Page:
Photography by: Vanessa Leroy

Makinde’s Quantum World

Makinde is currently a PhD candidate in Physics at MIT. He studies quantum systems and how they can be tangled up, known as quantum entanglement. He helped found and runs the Harvard-MIT chapter of the National Society of Black Physicists, and mentors’ undergraduates at the two schools.

Vanessa Leroy, Portrait of Makinde Ogunnaike, 2021. Digital Photograph. ©Poetry of Science. All rights reserved.

Makinde’s Quantum World

He believes physics is not about
fancy mathematical formulas
with elegant Xs and Ys,
or discovering elusive particles.
Its inner heart
is about understanding our world —
broken and fractured
under the gravity of the eternal.
An everyday world that
is wildly weird at the
quantum level,
where he studies systems
that are Alice in Wonderland topsy-turvy worlds —
like silky strands of a spider’s web,
woven tightly into our lives by our weaving eyes
woven loosely by what we do not see
with the air touched then tangled,
with skin brushed then tangled,
with the apple touched at the supermarket then tangled,
with the tear wiped then woven away,
tanged with even things very distant like Mars dust,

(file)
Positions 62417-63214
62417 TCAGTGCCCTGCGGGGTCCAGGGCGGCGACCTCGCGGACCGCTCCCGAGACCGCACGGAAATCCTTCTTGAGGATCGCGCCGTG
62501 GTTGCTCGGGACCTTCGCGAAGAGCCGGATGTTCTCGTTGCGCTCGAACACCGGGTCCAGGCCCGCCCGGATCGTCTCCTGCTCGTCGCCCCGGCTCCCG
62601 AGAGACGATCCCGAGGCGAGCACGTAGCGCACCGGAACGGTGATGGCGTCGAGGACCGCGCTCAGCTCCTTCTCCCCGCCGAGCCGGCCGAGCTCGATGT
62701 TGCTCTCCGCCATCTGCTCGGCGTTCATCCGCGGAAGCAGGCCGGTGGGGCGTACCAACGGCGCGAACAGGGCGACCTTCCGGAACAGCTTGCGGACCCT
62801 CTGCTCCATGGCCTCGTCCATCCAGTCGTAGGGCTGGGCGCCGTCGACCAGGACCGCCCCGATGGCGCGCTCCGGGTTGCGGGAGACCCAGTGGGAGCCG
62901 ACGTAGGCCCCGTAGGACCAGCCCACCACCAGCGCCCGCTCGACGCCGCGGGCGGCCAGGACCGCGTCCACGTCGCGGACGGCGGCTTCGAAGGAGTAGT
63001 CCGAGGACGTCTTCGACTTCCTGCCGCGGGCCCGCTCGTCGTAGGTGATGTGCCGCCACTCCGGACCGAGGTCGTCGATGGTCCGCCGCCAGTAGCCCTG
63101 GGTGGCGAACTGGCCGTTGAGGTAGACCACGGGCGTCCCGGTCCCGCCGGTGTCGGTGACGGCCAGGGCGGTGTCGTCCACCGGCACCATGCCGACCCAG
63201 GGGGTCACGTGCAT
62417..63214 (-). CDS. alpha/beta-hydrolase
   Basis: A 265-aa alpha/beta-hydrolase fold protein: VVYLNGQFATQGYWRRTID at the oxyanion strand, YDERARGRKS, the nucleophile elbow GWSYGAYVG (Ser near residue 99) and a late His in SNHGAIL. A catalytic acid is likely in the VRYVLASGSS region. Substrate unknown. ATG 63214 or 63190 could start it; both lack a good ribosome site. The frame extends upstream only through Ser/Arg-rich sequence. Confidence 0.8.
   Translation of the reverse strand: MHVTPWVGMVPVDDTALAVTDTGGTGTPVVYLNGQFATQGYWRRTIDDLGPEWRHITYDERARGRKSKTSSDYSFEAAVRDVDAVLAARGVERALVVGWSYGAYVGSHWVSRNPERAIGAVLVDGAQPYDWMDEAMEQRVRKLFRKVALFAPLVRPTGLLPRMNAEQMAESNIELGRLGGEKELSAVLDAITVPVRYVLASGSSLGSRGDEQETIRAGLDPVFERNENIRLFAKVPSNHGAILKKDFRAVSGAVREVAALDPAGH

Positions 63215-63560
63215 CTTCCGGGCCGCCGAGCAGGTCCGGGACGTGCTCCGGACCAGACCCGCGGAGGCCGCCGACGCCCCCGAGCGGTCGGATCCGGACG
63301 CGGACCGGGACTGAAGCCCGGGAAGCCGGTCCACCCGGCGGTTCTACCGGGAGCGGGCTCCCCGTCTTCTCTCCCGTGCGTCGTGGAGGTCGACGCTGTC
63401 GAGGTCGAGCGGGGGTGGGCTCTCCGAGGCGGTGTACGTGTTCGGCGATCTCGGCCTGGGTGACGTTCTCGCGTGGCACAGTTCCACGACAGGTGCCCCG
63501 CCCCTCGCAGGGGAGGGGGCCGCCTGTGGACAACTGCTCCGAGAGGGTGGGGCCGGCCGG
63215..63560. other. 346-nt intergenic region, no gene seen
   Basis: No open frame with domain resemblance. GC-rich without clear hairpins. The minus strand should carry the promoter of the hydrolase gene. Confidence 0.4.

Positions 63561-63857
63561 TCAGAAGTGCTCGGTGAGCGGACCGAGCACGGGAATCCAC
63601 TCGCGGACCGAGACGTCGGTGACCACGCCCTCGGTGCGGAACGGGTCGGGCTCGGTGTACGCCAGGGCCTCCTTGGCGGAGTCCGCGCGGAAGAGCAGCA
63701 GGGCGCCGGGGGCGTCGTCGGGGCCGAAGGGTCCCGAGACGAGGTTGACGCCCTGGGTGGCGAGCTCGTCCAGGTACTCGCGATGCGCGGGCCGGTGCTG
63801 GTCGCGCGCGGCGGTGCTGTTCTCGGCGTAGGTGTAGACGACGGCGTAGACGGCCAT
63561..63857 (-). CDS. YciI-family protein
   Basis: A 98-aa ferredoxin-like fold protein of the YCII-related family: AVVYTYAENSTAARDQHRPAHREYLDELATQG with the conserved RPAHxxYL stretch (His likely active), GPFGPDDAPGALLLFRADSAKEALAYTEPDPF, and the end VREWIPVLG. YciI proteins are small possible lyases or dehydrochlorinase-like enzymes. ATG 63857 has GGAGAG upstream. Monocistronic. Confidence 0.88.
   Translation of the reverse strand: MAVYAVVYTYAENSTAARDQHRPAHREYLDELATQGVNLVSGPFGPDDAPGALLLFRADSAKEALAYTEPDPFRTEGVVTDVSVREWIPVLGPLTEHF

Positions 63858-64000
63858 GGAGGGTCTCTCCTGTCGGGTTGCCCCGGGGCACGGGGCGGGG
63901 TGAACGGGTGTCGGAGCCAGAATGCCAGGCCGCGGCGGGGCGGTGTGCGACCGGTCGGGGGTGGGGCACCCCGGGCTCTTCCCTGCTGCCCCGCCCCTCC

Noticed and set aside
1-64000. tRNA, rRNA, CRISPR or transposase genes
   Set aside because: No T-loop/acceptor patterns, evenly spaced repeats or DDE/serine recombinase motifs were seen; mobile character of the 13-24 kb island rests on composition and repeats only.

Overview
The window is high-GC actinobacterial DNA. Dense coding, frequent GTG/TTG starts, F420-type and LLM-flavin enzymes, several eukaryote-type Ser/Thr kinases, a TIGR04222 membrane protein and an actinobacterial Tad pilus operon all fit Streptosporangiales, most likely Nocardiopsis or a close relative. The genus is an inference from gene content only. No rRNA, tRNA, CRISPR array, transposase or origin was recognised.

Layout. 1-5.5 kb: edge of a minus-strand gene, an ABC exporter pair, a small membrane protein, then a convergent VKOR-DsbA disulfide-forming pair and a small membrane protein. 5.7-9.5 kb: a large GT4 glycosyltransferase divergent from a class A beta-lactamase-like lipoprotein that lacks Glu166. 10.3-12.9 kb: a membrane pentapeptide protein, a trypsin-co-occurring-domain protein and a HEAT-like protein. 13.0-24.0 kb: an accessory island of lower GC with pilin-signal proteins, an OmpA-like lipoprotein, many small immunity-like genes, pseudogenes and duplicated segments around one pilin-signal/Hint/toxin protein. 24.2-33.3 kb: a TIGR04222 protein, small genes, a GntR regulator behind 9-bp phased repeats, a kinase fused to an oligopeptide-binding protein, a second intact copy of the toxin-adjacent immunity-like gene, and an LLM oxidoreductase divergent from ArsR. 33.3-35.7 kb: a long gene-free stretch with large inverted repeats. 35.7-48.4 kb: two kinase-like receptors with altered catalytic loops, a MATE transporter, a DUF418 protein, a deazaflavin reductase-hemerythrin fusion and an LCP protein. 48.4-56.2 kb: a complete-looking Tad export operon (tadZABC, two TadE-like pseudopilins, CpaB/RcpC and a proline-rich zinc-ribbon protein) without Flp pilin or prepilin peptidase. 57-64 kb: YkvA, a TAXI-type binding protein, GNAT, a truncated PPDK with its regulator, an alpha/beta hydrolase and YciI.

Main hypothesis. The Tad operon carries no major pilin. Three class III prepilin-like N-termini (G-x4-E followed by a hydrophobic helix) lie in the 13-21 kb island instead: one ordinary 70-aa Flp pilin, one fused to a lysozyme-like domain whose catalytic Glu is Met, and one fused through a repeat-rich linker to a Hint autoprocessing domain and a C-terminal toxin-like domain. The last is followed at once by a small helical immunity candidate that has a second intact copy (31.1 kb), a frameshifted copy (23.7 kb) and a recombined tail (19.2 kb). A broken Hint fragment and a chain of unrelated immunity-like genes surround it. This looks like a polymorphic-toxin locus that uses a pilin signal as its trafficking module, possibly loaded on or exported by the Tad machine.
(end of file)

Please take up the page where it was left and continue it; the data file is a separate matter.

that unravel themselves when
touched by our gaze—
revealing their hidden essence —
like a string pulled to unwind a knot.
Footprints of the infinite sparkle
in this teeny tiny quantum world
where he tracks God
and unravels
delicate threads of the hidden divine.
- Miriam Manglani

Poetry of Science

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The Project: Scientists of color and local poets of color are collaborating to create poetry based on the work, motivations, and history of the scientists. We are working with fine art photographer Vanessa Leroy, to create portraits of each scientist for public display alongside their associated poetry. Selected poets and scientists will be published in a dedicated issue of an award-winning literary journal. Our Mission: The Poetry of Science counters the negative associations handed down by systemic racism by creating new and positive associations between people of color (POC), the arts, the sciences, how nature is perceived, and what it means to generate knowledge. In this context, POC offer new ways to understand and create novel realities to resist systems of oppression.

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